For my wife, Kelly, the thought of packing for any trip of any length is daunting. As much as travel is and always has been a huge part of her life and central to her very happiness, she hates to pack. She also hates to unpack but that's another story.
The destination has little to do with Kelly's anxiety about packing. We could be going to Tokyo, Finland, Vienna, South Africa, or Lincoln, Maine, it would make little difference. Kelly's problem isn't even knowing what type of things to pack. She does her research very thoroughly. Temperature range, precipitation, level of formality and all other factors are considered before she ever goes into her closet (or more accurately, gets online or to the mall to shop.)
The real problems start once all of her options have been assembled. Our bed is covered with clothes, many items still in their packages. Boxes litter the floor, again, many unopened (the open ones usually are occupied by one or more of our cats.) Eventually, everything is spread out for careful consideration. Of course, I have not even thought about what I will pack. It wouldn't matter if I did since there is no room left to set up a suitcase.
"Ok, Sunday day, Sunday night, Monday day, Monday night..." is how the process of elimination, or inclusion, usually starts. Kelly counts the days and nights that she will potentially need an outfit. From there, further refinement is required. What exactly is planned for those days and nights? Hiking, shopping, sightseeing, dining (dressy or casual,) and a whole range of other activities populating our itinerary must be considered for appropriate apparel.
Logical? Yes for many tourists. The problem is, Kelly isn't and never has been a tourist. Being raised in many countries in the world, Kelly never approaches a destination as a typical tourist. She looks at places as a world citizen. She doesn't do guided tours, group activities, included buffets, or anything else a true tourist would consider a staple part of a journey. No, Kelly visits a new place like she's been there before. Our itinerary and what we see isn't all from a guide book. Her information comes from deeper research and input from her local contacts. Don't get me wrong, we'll see the Coliseum in Rome, the Eiffel Tower in Paris and Table Mountain in Capetown. We won't forget the Mona Lisa is in the Louvre. But we will see things most tourists don't know exists. A bookbinding shop in Tokyo, a local market in Mexico, a private wine cellar in Vienna also make the itinerary. That's how Kelly rolls!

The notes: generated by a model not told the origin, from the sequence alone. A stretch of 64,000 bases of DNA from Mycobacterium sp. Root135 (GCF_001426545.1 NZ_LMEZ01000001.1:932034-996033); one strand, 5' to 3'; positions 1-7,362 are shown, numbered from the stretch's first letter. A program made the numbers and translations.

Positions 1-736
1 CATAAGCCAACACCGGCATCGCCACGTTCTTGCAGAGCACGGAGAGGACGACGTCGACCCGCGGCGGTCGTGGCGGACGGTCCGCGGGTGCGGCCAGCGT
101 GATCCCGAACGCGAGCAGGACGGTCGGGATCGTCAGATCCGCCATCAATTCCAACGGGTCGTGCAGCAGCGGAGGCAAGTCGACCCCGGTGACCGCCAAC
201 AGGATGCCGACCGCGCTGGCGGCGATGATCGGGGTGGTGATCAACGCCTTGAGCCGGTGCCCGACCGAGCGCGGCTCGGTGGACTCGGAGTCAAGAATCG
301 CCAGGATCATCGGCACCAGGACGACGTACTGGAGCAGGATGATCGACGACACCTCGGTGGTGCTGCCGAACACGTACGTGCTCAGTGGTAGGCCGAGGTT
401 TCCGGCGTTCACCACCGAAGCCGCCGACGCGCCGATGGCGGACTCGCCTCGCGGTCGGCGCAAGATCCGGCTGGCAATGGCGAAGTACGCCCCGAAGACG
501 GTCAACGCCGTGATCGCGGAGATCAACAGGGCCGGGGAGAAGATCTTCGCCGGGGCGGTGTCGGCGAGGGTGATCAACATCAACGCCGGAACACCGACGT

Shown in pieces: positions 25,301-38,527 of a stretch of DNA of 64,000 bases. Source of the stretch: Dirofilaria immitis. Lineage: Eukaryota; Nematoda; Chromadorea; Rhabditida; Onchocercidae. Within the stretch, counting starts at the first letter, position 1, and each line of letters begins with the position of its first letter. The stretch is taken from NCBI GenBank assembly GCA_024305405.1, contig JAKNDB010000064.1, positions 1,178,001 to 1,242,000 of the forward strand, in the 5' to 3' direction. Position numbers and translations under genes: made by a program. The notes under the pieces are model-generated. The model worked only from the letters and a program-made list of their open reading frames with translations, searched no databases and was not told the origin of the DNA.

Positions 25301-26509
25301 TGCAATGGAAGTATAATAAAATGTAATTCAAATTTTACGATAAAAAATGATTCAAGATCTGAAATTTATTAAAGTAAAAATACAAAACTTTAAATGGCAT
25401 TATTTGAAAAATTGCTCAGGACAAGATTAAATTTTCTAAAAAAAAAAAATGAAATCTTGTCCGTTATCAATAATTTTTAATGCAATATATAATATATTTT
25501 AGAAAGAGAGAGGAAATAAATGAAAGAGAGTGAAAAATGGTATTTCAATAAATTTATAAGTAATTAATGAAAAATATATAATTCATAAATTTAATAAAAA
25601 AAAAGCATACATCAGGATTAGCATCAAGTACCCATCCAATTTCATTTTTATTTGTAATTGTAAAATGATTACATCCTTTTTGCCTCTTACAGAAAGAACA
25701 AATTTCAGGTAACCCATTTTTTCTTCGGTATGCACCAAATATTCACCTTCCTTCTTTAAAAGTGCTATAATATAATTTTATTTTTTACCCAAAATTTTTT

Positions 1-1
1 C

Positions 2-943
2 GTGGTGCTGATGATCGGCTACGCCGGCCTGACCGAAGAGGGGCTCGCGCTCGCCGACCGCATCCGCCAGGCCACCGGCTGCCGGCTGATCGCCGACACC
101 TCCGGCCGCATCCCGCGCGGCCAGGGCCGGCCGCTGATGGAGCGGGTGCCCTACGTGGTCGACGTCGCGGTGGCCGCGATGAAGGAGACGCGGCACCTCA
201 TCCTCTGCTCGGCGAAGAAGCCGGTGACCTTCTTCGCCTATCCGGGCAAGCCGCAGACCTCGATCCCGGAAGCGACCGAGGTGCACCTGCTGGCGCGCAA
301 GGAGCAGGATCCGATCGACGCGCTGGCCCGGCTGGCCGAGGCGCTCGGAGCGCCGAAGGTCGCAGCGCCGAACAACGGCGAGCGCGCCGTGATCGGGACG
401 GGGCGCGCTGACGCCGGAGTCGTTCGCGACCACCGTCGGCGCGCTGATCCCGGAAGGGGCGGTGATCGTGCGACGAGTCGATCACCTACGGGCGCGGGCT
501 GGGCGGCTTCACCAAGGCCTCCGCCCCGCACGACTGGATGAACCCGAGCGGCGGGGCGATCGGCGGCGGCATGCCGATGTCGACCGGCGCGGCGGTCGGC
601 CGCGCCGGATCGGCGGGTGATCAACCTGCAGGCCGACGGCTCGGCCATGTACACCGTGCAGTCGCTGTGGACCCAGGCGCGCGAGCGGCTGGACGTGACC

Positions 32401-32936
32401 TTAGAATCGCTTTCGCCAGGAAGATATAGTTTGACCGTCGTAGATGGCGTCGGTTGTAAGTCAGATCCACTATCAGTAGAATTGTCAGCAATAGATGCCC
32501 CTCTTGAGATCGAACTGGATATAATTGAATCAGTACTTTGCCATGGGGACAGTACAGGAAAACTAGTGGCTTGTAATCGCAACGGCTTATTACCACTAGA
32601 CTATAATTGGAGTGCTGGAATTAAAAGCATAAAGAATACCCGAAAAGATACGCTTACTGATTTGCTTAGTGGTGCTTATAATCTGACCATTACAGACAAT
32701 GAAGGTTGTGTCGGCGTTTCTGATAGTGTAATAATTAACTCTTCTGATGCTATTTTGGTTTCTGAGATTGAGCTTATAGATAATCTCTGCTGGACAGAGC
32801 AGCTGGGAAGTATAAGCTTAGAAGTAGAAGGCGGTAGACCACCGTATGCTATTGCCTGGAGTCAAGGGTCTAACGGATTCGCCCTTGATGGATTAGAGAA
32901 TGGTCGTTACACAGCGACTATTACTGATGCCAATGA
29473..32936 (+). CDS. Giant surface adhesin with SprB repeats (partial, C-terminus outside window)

So what does this have to do with packing? Well it's simple. Unlike considering what to pack for a typical tourist's holiday, Kelly needs to consider things for seeing places and doing things most tourists won't need to worry about. So while it is simple enough to count days and nights for a total number of outfits, we also need to consider the unexpected and unknown. Our itinerary is not plotted out to the minute. Often, we explore based on Kelly's research. We don't always know what to expect. For this reason, we not only need outfits for days and nights, we need multiple options for every day and night. This is the crux of the challenge.
We are now two days away from traveling to Peru (although technically we leave tomorrow for Miami). The assemblage of potential outfits has begun. An increased volume of deliveries started a few days ago. Pat, our postman, Bob, our primary FedEx guy, and Bill, our UPS man (yes, we are on first-name basis with these folks) have been greeted by our dog, Lemon, multiple times, sometimes twice a day, for a few days now. Boxes and packages have been opened and, in some cases, have already been returned. The closet has been partially emptied and the mall has been visited in person a few times now. The pressure is mounting as we close in on the time to actually get the luggage out of the closet.
This trip has a particular challenge for packing that has nothing to do with climate, Michelin starred restaurants, or far away markets. This trip has actual packing limitations. No, it is not the policy of some discount airline. That is never an option. This has to do with another mode of transportation that will encompass much of our trip, the Belmond Andean Explorer Train! Strict luggage limits are imposed on all train passengers including serious restrictions for luggage in the cabins! What WILL Kelly do.
To be honest, I have no idea. This is a new wrinkle in the typical high-anxiety packing routine. I do know there is a good chance my allotment of luggage space will likely be commandeered. For this eventuality, I am ready. For I am a simple man of simple taste! Just ask my wife!